Contemporary Indigeneity seeks to bring attention to artists whose heritage is native to the Plains region, enhance knowledge of contemporary arts, and encourage consideration of the complexities of cultural identity, tradition, and modern life on the Plains. The exhibition displays a spectrum of contemporary visual art and fine craft from the Great Plains region with special emphasis on Native American culture. Submitted works were blindly reviewed by a panel of Great Plains Art Museum staff and Fellows of the Center for Great Plains Studies and evaluated on aesthetic and technical merit. Special guest juror Jaune Quick-to-See Smith awarded a number of exhibition prizes. Artists submitted artwork in media that ranged from oil, photography, quilting, beading, turquoise, ceramics, feathers, bone, wool, shells, mercantile ledgers, drywall, gold leaf, found materials, horsehair, and recycled wood. Techniques ranged from traditional craft (basket weaving, beading, metalwork, wood carving) to collage and photography. Twenty-six artists from 14 tribes, 14 states and two Canadian provinces were selected.
- Best of show ($1,500): Bert Tallman
- Best 3-D ($1,000): Susan Bigham
- Best 2-D ($1,000): Jerry Fogg
- Most Innovative Use of Media ($500): Shan Goshorn (award sponsored by Ho-Chunk, Inc.)
- Best Emerging Artist ($300): Colleen Friday (award sponsored by Ho-Chunk, Inc.)
- Viewer's Choice ($300): Liz Shea McCoy
- Great Plains Art Museum exhibition prize ($300): Gwen Westerman
- Honorable Mention ($25): Ron Yazzie
- Great Plains Art Museum Curator’s Choice Purchase Prize: Gina Adams
- Woodland Trails Art Gallery exhibition: Jerry Fogg
2014 awarding juror Jaune Quick-to-See Smith
Jaune Quick-to-See Smith was born at the Indian Mission on her reservation. She is an enrolled Salish member of the Confederated Salish and Kootenai Nation, Montana.
She received an Associate of Arts Degree at Olympic College in Bremerton Washington. She attended the University of Washington in Seattle, received her BA in Art Education at Framingham State College, MA and a masters degree in art at the University of New Mexico.Jaune Quick-to-See Smith is one of the most acclaimed American Indian artists today. She has been reviewed in most art periodicals. Smith has had over 100 solo exhibits in the past 40 years and has done printmaking projects nationwide. Over that same time, she has organized and/or curated over 30 Native exhibitions, lectured at more than 200 universities, museums and conferences internationally, most recently at 5 universities in China. Smith has completed several collaborative public art works such as the floor design in the Great Hall of the new Denver Airport; an in-situ sculpture piece in Yerba Buena Park, San Francisco and a mile-long sidewalk history trail in West Seattle and recently, a new terrazzo floor design at the Denver Airport.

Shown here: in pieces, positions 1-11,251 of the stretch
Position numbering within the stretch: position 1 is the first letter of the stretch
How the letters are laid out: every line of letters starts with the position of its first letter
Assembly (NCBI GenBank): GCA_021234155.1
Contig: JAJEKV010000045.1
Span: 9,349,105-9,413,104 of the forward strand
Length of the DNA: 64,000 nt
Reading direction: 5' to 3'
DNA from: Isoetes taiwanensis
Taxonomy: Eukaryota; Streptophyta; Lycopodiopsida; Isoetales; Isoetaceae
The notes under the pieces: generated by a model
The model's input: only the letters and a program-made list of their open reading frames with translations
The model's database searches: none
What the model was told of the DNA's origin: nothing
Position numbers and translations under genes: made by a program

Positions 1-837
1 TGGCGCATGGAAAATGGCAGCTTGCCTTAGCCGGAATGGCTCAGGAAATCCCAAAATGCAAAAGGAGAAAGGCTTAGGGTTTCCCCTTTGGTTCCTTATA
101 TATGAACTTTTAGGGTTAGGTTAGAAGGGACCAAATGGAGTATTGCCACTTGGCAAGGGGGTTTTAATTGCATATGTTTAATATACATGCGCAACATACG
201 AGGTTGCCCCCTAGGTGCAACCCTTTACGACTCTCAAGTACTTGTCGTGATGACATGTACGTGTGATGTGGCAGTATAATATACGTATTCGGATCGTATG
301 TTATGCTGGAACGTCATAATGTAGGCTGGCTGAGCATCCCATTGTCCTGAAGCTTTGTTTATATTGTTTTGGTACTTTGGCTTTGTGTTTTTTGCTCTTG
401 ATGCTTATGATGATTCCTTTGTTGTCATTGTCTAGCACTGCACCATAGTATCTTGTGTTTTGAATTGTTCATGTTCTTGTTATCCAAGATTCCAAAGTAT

Smith has received awards such as the Academy of Arts and Letters Purchase Award, NY l987; the Joan Mitchell Foundation Painters Grant 1996; the Womens Caucus for the Arts Lifetime Achievement 1997; the College Art Association Women's Award 2002; Governor’s Outstanding New Mexico Woman’s Award 2005; New Mexico Governor’s Award for Excellence in the Arts 2005. Art Table Artist Honoree, NY 2011; Visionary Woman Award 2011, Moore College, Phila. PA; Elected to National Academy of Art, NY 2011; Living Artist of Distinction Award, Georgia O’Keeffe Museum, 2012; Switzer Distinguished Artist 2012 and four honorary doctorates: Minneapolis College of Art and Design 1992; Pennsylvania Academy of Fine Arts 1998; Massachusetts College of Art 2003; University of New Mexico, Albuquerque 2009.
She is in the collections of the Museum of Modern Art, Quito, Ecuador; the Museum of Mankind, Vienna, Austria; The Walker, Minneapolis, MN; Smithsonian American Art Museum, Washington DC; the Museum of Modern Art, the Brooklyn Museum, the Metropolitan, The Whitney Museum, NY and the Victoria and Albert Museum, London.
Smith calls herself a cultural art worker which is also apparent in her work. Elaborating on her Native worldview, Smith's work addresses today's tribal politics, human rights and environmental issues with humor. Critic Gerrit Henry, (Art in America 2001) wrote: "For all the primal nature of her origins, Smith adeptly takes on contemporary American society in her paintings, drawings and prints, looking at things Native and national through bifocals of the old and the new, the sacred and the profane, the divine and the witty."
The Nebraska Arts Council, a state agency, has supported this program through its matching grants program funded by the Nebraska Legislature, the National Endowment for the Arts and the Nebraska Cultural Endowment. Visit www.nebraskaartscouncil.org for information on how the Nebraska Arts Council can assist your organization, or how you can support the Nebraska Cultural Endowment.
Paul High Horse